Badger cull approved to stop TB spread

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Indy Politics

A cull of badgers to stop the spread of TB amongst cattle has been approved by the Prime Minister.

The controversial move, to be announced by the Department for Environment, Food and Rural Affairs before Christmas, will infuriate animal welfare groups who question whether the UK's 300,000 badgers - a protected species - are responsible for spreading the disease.

The move follows lobbying by the Prince of Wales, who has written to Tony Blair about a badger cull, and whose Highgrove herd has been hit by tuberculosis. The National Farmers Union has warned that escalating TB is damaging the beef and dairy industry.

The Government is expected to propose giving farmers the right to shoot badgers where there have been TB outbreaks. Ministers are also to announce measures to stop cows spreading TB with restrictions on cattle movements.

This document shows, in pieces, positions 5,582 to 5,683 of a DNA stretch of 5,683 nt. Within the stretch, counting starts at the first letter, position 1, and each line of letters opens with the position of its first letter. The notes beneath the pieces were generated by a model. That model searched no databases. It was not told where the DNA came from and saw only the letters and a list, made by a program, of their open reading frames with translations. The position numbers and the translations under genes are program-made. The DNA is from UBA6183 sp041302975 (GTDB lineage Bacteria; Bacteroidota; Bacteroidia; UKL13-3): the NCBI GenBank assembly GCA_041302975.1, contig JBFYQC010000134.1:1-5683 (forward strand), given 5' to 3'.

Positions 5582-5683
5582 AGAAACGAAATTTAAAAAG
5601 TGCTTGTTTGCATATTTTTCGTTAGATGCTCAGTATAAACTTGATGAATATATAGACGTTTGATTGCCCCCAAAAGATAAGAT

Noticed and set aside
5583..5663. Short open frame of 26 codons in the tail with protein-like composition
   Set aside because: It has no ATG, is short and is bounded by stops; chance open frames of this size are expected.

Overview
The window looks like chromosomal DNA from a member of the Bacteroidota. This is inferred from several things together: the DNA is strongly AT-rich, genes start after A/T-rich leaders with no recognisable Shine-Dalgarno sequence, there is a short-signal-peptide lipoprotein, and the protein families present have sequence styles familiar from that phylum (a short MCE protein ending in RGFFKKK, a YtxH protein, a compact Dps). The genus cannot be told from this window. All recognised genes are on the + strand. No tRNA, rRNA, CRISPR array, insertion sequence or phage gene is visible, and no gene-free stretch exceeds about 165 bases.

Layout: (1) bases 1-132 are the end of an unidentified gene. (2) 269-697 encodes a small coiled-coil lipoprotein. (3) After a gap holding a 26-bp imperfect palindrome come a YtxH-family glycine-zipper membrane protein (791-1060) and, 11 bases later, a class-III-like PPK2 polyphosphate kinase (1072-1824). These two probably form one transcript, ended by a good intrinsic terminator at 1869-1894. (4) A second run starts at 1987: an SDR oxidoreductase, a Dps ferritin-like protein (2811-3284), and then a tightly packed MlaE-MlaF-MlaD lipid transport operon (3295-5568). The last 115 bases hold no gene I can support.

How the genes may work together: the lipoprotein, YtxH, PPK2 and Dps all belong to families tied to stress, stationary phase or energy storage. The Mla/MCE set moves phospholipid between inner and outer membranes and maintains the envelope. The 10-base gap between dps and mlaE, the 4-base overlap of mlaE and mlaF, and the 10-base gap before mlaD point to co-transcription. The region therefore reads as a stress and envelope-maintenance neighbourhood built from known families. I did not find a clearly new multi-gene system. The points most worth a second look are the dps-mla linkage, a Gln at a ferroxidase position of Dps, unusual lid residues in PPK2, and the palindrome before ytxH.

Ministers are privately worried about a backlash from animal welfare groups. They want to cushion the announcement with a "consultation", to consider options for controlling the spread from badgers to cattle. Sources close to ministers say they have ruled out a "state-sponsored" cull throughout England, because it would be expensive and unpopular.

Mr Blair favours a cull, so long as animal welfare considerations are taken into account. Almost 10,000 cows were slaughtered after positive TB tests between January and April this year.

Animal welfare experts warn a limited cull could lead to other badgers expanding their territory and, potentially, spreading the disease to other setts.

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